India has little to offer Yassir Arafat and his Special Envoy for Terrorism

India’s Prime Minister Atal Bihari Vajpayee has a problem on his hands. As the violence between Islamic extremists and Hindus spirals out of control, he must appease both the majority of Hindus and the small, but volatile faction of Muslims. Yesterday he found himself receiving a special envoy Hani-Al-Hasan from Yassir Arafat. I wouldn’t want to be in his shoes. The violence has just begun to calm down, as only six people were burned alive yesterday, and if he were to take any other approach to the envoy’s arrival, who knows what kind of violence would break out. Concerning the religious violence, the Indian government is walking the fine line between anarchy and letting the problem find its own level of detente.

At the same time, an Indian foreign affairs spokesman said in a press conference that the Indian government is “deeply troubled” by the current events in the Middle East. India can offer no other words. While attempting to control “moderate” Muslims, any move to their camp will cause flare ups in the Hindu population. Talk about being stuck between a rock and a hard place.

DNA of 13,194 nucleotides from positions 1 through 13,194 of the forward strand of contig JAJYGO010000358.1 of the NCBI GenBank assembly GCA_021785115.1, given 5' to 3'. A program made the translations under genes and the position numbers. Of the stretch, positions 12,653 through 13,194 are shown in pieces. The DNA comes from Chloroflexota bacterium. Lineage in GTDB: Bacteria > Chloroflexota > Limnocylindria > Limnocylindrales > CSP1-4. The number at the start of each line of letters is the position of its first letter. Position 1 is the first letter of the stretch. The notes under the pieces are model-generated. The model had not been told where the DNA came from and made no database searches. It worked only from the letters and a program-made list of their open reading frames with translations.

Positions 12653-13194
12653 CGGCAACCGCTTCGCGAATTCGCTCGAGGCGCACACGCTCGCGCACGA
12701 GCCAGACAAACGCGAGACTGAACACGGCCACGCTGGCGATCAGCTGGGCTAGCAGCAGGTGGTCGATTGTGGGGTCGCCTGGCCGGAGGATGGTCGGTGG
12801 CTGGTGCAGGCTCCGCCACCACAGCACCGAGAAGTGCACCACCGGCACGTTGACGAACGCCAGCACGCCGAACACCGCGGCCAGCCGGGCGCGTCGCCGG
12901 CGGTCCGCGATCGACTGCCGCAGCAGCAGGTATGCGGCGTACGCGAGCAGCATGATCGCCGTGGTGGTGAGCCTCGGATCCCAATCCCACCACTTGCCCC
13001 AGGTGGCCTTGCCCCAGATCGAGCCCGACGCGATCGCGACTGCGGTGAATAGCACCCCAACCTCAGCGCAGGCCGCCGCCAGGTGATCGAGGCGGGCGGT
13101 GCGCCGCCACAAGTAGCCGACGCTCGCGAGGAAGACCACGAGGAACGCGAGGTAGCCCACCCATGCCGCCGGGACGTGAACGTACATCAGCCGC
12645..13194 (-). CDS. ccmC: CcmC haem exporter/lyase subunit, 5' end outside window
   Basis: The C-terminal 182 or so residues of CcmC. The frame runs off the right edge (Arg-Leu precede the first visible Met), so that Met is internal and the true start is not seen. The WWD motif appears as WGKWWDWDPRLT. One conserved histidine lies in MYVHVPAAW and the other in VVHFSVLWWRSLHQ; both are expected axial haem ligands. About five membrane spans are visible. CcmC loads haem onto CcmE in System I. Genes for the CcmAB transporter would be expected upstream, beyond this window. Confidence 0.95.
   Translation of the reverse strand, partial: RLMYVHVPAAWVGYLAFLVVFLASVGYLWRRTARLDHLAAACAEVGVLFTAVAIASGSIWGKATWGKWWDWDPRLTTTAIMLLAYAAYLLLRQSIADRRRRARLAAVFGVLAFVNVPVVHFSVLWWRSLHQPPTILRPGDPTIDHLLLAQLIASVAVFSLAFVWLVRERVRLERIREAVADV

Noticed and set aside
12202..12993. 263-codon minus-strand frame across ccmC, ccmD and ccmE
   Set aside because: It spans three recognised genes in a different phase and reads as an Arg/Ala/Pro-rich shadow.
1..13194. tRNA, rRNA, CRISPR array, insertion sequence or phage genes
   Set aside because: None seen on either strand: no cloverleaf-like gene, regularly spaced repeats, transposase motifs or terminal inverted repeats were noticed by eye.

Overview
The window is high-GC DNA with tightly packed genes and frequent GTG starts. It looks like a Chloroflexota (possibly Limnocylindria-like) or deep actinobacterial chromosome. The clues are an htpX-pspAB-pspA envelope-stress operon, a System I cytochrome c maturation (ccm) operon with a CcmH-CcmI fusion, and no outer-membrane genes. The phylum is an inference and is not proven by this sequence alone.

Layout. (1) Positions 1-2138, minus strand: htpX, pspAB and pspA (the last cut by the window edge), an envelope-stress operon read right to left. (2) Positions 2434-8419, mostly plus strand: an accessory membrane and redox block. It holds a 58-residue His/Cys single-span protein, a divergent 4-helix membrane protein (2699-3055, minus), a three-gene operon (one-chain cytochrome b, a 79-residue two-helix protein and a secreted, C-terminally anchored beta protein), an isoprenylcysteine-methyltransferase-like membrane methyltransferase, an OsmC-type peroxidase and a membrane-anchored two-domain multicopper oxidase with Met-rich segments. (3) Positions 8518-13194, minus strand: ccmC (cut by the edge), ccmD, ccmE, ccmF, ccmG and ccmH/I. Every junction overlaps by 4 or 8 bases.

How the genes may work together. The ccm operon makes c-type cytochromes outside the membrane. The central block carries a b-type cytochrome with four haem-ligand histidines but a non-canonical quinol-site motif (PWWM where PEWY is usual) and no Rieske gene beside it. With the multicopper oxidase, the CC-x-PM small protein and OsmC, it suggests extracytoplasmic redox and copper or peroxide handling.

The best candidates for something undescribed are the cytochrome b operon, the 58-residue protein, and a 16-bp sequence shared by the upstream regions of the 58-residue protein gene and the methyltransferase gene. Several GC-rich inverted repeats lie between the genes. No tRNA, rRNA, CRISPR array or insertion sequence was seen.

Deeply troubled the Indians are. They have watched what was once a small problem in a few areas explode into an issue that has dominated their national (and international) affairs. Mr. Hasan went on to formally ask that India use its power in the region to return the area to normalcy. I would venture to offer that if India had the power to return anything to normalcy, it would be India’s own state of affairs as some 1000 have been killed by religious violence in recent weeks.

It is easy for the Mr. Vajpayee to find the middle ground. And the easy middle ground can be found in being vaguely critical of Israel. His language, concerning “West Asia”, was murky at best. He called for a stop to the suicide bombers, but also expressed concern for the military action taken against the compound of Yassir Arafat. Far easier is it to question Israel’s actions of self defense than to issue even a slight nod of approval to any terrorists actions taken by the terrorists of Palestine. In years past, India’s close ties with the PLO would have produced harsher rhetoric, but in light of current destabilizing events in India’s troubled Gujarat province, Mr. Vajpayee finds the grey area of the middle ground, at least as grey as he can make it.

Stephen A. McDonald

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